How VOA Became a Staple in Northern California
by Anne Stokes and Krysta Scripter
For more than a century, Volunteers of America (VOA) has uplifted society’s most vulnerable and disadvantaged. Founded in New York by Ballington and Maud Charlesworth Booth, VOA has held fast to its founders’ pledge to “go wherever we are needed, and do whatever comes to hand” since 1896. It’s been serving Northern California since 1911.
In its early years, VOA helped Civil War veterans, former convicts reentering society and families living in tenement housing. Today, they’re still serving veterans, families and others struggling with access to health care, unemployment, housing insecurity and more.
“We know what the causes of homelessness are,” says Leo McFarland, president and CEO of VOA’s Northern Nevada/Northern California affiliate. “We understand that many of our clients experience great trauma in their lives that hinders their ability to thrive. We understand that trauma can lead to shame, isolation, and even addiction. We understand how addiction can lead to homelessness, mental illnesses, and lead to an outcome of living on the streets alone and frightened.”
McFarland has been with VOA since 1978, where he got his start helping chronic alcoholics find shelter and recovery services in Sacramento. He saw how the program changed the lives of men and women who were on the brink of death, and discovered his passion for helping people find hope. After that experience, he chose to dedicate his career to serving others. McFarland became President and CEO of the local VOA affiliate in 1985.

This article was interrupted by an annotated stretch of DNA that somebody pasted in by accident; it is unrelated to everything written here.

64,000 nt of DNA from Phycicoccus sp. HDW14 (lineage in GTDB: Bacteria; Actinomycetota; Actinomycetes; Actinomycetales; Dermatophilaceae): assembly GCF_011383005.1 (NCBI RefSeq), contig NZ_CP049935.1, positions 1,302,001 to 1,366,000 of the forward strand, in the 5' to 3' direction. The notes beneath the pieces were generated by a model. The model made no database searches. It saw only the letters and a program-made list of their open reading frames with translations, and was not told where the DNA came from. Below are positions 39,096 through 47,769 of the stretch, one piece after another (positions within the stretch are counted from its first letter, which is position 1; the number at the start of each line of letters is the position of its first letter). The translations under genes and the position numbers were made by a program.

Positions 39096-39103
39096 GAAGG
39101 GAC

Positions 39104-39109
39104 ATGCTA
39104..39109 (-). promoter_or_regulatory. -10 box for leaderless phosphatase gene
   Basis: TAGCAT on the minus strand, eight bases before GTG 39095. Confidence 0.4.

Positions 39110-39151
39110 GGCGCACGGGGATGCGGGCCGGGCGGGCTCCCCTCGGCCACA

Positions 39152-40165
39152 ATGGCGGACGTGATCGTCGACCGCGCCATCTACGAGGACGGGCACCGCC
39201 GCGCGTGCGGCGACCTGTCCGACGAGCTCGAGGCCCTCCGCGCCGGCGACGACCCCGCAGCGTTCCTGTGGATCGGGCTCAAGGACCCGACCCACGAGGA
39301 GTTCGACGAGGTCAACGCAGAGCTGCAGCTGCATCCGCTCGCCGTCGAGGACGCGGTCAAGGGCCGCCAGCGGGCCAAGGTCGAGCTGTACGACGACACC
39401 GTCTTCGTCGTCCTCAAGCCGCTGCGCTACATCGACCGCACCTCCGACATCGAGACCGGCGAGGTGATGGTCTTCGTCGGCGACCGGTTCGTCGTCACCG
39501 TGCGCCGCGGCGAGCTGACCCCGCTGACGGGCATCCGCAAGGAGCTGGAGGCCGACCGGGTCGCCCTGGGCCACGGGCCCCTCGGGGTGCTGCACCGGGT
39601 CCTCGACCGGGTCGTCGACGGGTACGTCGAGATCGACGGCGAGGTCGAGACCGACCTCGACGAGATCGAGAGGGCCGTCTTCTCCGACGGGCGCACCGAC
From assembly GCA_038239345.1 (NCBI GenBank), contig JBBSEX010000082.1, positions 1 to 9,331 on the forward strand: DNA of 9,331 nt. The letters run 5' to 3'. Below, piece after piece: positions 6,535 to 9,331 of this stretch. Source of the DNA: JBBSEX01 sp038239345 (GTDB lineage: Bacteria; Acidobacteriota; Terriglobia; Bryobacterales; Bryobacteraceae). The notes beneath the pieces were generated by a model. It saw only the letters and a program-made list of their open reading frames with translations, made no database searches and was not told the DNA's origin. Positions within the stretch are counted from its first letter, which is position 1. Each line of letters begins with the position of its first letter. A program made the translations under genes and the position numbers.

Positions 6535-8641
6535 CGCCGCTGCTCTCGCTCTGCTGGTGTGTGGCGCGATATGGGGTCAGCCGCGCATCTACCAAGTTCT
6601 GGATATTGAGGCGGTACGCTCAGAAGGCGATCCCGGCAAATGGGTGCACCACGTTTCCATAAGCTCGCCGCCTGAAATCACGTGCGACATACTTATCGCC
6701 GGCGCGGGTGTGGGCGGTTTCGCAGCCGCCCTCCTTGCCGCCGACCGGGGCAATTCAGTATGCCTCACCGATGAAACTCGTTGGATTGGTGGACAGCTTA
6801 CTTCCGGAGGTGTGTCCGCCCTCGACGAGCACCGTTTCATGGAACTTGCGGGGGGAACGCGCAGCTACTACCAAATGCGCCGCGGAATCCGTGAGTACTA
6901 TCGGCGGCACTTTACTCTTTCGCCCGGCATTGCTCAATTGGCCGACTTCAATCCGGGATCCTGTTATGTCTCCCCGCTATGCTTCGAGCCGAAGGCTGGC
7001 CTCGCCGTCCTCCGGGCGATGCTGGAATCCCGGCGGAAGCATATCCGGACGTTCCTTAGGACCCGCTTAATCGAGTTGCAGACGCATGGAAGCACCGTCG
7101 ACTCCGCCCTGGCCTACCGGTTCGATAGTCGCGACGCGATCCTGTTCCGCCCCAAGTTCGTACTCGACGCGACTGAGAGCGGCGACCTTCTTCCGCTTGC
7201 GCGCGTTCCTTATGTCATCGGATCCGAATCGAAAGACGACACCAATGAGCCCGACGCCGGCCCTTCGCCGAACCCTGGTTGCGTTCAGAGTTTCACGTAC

“We are operating programs that serve a cross section of individuals from families to seniors all who are struggling with poverty, homelessness, mental illness, addiction and trauma,” McFarland says. “And we do that through a variety of housing solutions: Affordable housing, transitional housing, emergency shelter. We have nearly 400 employees and hundreds and hundreds of volunteers that maximize the impact we make in the community.”
In 1985, branches became affiliates, allowing them to create their own board of directors and decide themselves where to allocate resources and time. “That’s where you start asking, what does our town need? How can we help? What kind of programs can we devise?” McFarland says. “So we began creating outreach programs, began creating shelters, and began creating services that help individuals build the foundations they need to leave homelessness behind for good.”
The focus today
While homelessness continues to be a major part of VOA’s work, McFarland says it’s more than building shelters or clothing drives. It is about helping individuals find hope and reach their full potential in life. This understanding prompted VOA to merge with ReStart, a mental health nonprofit designed specifically for those experiencing homelessness and facing a mental health diagnosis.
Now a program of VOA, the ReStart program pairs clients with a professional counselor and case management services, walking with clients on their path toward independence.
VOA is also spearheading the 1212 Village project, a proposed complex that aims to bring 75 affordable housing units to Del Paso Boulevard. With the lowest rents slated to be 30% of the area median income, it will be a welcome influx: According to the National Low Income Housing Coalition, there are 76,381 extremely low-income households in the Sacramento area competing for 16,487 affordable housing units, a deficit of 59,894 homes.
“We’re adding to the supply side to meet that demand,” says Doug Snyder, Vice president, regional real estate development for VOA National Services. “We support individuals and families with not only safe, affordable housing, but also the vital support services they need to thrive. … For us, home is where empowered lives thrive.”